I’m sorry to tell you that I will not be flying during this year’s thaw. The company has no clients actively flying or likely to book trips in the next several weeks, so temporary layoff notices have been sent out. I do not expect to fly again until summer. Training flights have been cancelled. We have one crew available in case something comes up.
I could try to do a post once a week or so, with satellite imagery and graphs, but I won’t be able to observe or comment on the stage by stage developments on the lake.
On the bright side, the spring will come whether I document it or not. The Canada geese are back now, and the hardy goldeneye ducks have been around for weeks.
Sean sent me a couple of graphs the other day. Now seems like a good time to put them up.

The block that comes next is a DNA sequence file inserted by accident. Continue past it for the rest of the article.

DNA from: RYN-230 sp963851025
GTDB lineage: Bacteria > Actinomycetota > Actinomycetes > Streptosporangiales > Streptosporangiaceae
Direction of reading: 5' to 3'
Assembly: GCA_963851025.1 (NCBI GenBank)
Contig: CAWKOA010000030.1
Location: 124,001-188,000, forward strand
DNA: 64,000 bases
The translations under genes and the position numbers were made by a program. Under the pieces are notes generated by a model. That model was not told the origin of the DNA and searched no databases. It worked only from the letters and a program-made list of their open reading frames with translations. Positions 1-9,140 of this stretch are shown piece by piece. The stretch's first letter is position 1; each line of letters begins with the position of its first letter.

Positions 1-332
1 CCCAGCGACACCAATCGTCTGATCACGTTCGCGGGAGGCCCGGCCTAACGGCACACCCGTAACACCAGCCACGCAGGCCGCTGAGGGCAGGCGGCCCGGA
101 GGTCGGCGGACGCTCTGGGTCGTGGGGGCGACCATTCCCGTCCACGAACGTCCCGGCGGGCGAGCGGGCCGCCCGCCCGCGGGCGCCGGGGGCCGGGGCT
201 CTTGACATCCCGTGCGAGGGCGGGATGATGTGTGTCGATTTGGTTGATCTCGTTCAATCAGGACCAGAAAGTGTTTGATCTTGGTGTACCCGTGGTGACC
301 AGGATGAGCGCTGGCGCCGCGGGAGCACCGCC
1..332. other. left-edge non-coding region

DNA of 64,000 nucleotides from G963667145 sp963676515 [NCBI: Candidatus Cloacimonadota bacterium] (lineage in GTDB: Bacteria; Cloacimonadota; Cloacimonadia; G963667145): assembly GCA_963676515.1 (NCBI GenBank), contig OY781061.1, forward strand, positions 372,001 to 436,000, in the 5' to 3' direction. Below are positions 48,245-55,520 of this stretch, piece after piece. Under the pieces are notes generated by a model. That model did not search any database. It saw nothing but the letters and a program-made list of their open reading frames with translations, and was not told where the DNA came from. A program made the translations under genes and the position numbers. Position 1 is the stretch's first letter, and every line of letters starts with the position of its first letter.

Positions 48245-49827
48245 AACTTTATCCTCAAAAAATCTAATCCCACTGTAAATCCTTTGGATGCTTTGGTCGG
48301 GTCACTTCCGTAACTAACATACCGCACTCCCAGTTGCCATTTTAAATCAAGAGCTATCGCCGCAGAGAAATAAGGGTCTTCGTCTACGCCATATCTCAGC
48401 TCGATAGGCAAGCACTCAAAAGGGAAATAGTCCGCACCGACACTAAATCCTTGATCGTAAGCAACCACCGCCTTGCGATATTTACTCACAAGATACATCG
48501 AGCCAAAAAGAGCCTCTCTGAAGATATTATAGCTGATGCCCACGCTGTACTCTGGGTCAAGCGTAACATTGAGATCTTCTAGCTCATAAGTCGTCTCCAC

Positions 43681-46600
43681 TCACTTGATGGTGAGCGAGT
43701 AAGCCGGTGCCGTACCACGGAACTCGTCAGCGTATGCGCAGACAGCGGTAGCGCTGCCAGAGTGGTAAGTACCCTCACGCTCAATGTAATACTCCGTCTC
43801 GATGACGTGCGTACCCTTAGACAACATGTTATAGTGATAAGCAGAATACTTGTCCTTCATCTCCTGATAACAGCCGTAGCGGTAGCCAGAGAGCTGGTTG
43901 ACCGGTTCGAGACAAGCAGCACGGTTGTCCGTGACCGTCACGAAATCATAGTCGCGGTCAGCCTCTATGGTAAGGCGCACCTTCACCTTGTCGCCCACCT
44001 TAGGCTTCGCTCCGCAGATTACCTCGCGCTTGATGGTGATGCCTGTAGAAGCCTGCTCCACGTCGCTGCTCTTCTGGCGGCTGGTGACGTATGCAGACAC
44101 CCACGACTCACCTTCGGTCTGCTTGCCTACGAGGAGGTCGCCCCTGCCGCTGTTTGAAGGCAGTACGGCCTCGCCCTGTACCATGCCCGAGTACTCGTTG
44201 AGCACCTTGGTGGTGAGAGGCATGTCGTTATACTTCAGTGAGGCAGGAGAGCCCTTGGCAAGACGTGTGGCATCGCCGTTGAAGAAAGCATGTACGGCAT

On this graph, cold temperatures drive the winter spikes downward, so that a long cold winter has a deeper and wider profile than a mild one. Last winter, looking unfinished at the right side of the graph, seems to be one of the milder ones. Sean uses this data to guess at the overall ice thickness. Then, once our temperatures are above freezing, he makes an estimate of how many warm days it will take to melt it all.
Each winter gets its own coloured line, tracking a simple points system: each day, the mean daily temperature moves the line down that much. If the daily mean temp is -10ºC, the line drops ten points. This year is the fat dashed line, and if temperatures level off the way Sean extrapolated, we can see that recently there have been six longer, colder winters, and just three milder ones.
That’s all for now. Stay well.